There are hundreds of nationally and internationally important ‘geo’ sites across Scotland, ranging from rivers and coasts to mountain slopes, road cuttings and active quarries. Often perceived as being ‘robust’ many of their key features are vulnerable to a wide range of impacts including land-use changes, invasive vegetation, irresponsible specimen collecting and climate change.
SNH works with government and partners to conserve, enhance and raise awareness of our geological heritage. The recent Nature Conservation Order for Skye’s Middle Jurassic rocks is a key piece of legislation to help protect internationally important dinosaur remains.
Soils are also a vital part of our natural environment, underpinning the distribution of plant and animal species and influencing the character of our landscapes. Soils also control the flow and quality of our water and impact on climate change through the storage and emission of carbon dioxide.
Many species have evolved alongside us through our use of the land over centuries. With increased mechanisation, use of feritilzers and pesticides we now have more isolated areas for these species to thrive. Through this evolution we too have become reliant on nature for pollination, nutrient turnover in our soils, water filtration to name but a few benefits to growing food.
Species such as corn buntings, butterflies, bees and many species of small mammal co-exist in this landscape – often providing some of the first places for people to encounter nature. Connectivity is key in this worked landscape and supporting farmers to include wildlife in their farm business. Connectivity is needed in urban areas too so that animals may get about and humans may enjoy access to natural surroundings.
A global report in May 2019 drew attention to the main pressures on global biodiversity as; changes in the use of our land and sea, direct exploitation of organisms, climate change, pollution and invasion of alien species such as the Himalayan balsam and rhododendron impoverishing our native diversity. Moreover it recognises that people have become disconnected from nature and do not afford it the value it deserves as our life support mechanism. SNH clearly has a role to address this through efforts to reconnect people with nature.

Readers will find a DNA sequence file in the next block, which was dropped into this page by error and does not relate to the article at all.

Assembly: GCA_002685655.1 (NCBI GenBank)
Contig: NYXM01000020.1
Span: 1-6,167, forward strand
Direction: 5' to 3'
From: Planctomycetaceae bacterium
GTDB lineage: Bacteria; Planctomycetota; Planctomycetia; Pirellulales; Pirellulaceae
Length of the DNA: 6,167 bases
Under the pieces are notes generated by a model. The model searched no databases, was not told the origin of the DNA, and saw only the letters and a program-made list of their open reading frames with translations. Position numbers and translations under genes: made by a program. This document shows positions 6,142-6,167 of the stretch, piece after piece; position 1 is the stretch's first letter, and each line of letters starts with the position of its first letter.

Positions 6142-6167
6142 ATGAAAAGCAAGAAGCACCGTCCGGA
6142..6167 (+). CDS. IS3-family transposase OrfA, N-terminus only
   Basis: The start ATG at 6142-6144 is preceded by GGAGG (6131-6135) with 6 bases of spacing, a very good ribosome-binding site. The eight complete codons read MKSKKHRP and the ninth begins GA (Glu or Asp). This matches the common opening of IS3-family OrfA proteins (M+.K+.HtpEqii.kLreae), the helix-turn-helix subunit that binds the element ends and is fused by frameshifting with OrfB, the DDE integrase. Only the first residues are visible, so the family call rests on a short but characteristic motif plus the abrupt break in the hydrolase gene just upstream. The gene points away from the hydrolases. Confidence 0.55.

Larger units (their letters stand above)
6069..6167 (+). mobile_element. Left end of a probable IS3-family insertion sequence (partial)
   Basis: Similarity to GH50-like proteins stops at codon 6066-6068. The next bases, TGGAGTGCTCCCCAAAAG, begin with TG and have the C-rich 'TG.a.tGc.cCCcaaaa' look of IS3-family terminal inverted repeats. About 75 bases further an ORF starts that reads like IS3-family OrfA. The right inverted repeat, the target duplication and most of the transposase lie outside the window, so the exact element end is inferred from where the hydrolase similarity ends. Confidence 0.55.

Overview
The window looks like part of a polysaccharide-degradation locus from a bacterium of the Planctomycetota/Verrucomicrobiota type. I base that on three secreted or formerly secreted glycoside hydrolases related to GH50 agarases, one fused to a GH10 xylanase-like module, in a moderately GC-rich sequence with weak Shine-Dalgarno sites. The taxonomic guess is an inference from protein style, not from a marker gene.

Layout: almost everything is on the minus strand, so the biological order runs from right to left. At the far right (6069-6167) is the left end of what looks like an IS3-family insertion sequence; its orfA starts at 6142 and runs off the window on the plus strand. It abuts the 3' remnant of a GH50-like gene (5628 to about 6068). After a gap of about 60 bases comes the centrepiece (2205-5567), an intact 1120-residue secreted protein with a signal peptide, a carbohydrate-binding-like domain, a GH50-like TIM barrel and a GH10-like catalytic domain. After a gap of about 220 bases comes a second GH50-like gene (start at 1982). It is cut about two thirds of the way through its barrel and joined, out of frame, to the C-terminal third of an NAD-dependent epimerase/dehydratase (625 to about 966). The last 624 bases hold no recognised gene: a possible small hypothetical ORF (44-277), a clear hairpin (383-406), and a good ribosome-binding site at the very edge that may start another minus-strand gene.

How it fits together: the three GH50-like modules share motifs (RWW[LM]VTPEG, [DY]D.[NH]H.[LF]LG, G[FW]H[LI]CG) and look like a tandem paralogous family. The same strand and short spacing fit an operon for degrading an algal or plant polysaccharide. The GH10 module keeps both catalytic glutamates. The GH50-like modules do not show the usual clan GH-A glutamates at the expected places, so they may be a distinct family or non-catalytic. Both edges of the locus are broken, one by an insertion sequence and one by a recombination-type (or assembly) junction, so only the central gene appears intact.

The Scottish Government has declared a Climate Emergency and aspires that the country should be carbon-neutral by 2045, which will demand painful changes in the way that we live, work and travel. SNH believe that a nature-rich future is our best insurance against climate change.
The recent State of Nature report documenting a fall by one-quarter in Scottish wildlife over the last twenty-five years shows the scale of the challenge with 40% of mammal species at risk of extinction, but there are also successes. Svalbard geese numbers wintering at Caerlaverock have increased tenfold since the war. The pine crossbill and the Scots primrose remain uniquely Scottish species, while the wildcat is at the edge of its range. Beavers and sea-eagles have returned, and the Flow Country is the world’s best blanket bog that may soon become a world heritage site.
SNH activities here in Edinburgh include developing B-lines for pollinators, protection of the shoreline along the Forth and the Little France Park Project. There is a local biodiversity action partnership chaired by the Council that has seen encouragement of the dozen’s of “Friends of” parks and local nature reserves groups, community orchards and naturalised grass-cutting to promote Living Landscapes. The Water of Leith Conservation Trust manages the environs of Edinburgh’s river, there are Friends of the Pentlands guarding our hills and the Scottish Wildlife Trust looks after notable nature reserves at Red Moss and Bawsinch.
The vision of Scotland’s Biodiversity Strategy is that by 2030 “Scotland is recognised as a world leader in looking after and improving nature. Everyone is involved ; everyone benefits. Scotland is greener, healthier and more prosperous.”